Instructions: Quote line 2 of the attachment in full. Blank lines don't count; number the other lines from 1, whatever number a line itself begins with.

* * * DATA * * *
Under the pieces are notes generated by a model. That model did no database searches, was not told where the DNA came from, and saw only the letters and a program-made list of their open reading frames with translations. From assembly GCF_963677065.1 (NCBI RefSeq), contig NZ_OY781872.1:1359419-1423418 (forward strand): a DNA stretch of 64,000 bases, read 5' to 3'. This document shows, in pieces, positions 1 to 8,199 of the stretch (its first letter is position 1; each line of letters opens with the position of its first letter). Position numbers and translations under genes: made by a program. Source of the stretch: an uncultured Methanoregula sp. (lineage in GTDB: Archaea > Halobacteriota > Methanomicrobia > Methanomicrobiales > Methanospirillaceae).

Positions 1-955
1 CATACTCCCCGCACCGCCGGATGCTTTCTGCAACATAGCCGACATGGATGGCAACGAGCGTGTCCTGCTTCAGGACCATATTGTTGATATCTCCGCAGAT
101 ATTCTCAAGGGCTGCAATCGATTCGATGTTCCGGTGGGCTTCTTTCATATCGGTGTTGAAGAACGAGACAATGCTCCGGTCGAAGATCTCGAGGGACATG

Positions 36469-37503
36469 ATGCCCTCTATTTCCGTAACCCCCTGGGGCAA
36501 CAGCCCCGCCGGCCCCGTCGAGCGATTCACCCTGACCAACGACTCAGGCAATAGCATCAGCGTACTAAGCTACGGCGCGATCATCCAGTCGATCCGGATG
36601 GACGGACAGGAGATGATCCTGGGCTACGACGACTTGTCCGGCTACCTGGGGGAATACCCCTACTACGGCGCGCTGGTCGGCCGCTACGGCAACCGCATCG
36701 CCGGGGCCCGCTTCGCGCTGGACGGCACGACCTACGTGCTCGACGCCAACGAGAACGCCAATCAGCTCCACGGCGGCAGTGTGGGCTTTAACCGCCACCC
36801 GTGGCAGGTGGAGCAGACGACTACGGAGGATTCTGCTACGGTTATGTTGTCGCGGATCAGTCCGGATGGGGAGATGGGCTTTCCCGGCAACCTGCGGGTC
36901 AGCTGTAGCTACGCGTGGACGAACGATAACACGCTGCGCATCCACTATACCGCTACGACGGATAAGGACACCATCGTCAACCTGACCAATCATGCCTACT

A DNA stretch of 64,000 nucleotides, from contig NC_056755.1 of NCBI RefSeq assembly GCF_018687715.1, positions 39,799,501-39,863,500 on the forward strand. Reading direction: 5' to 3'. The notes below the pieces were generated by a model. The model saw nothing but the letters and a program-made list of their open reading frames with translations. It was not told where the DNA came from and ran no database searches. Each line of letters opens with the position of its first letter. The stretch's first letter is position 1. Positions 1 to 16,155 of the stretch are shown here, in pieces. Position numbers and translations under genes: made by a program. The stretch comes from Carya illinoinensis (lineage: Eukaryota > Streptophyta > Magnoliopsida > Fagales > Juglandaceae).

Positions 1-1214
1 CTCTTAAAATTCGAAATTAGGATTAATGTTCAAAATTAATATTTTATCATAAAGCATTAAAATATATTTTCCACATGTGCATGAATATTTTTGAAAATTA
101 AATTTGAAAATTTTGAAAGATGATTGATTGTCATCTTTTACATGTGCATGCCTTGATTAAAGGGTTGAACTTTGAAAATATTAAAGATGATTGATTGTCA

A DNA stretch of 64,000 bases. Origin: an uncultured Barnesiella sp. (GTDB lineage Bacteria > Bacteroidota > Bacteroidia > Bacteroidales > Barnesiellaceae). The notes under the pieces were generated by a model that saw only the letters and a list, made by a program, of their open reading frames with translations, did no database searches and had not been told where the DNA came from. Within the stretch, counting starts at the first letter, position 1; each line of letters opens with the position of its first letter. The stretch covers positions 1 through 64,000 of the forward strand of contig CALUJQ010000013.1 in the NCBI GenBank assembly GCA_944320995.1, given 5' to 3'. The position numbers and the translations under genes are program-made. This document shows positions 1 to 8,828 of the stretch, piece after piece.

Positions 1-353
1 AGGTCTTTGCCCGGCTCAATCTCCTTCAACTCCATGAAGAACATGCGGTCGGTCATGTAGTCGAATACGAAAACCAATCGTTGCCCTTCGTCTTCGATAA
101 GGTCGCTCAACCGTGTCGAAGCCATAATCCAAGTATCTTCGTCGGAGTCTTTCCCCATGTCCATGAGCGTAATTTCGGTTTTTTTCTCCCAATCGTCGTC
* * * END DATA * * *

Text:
Positions 1-955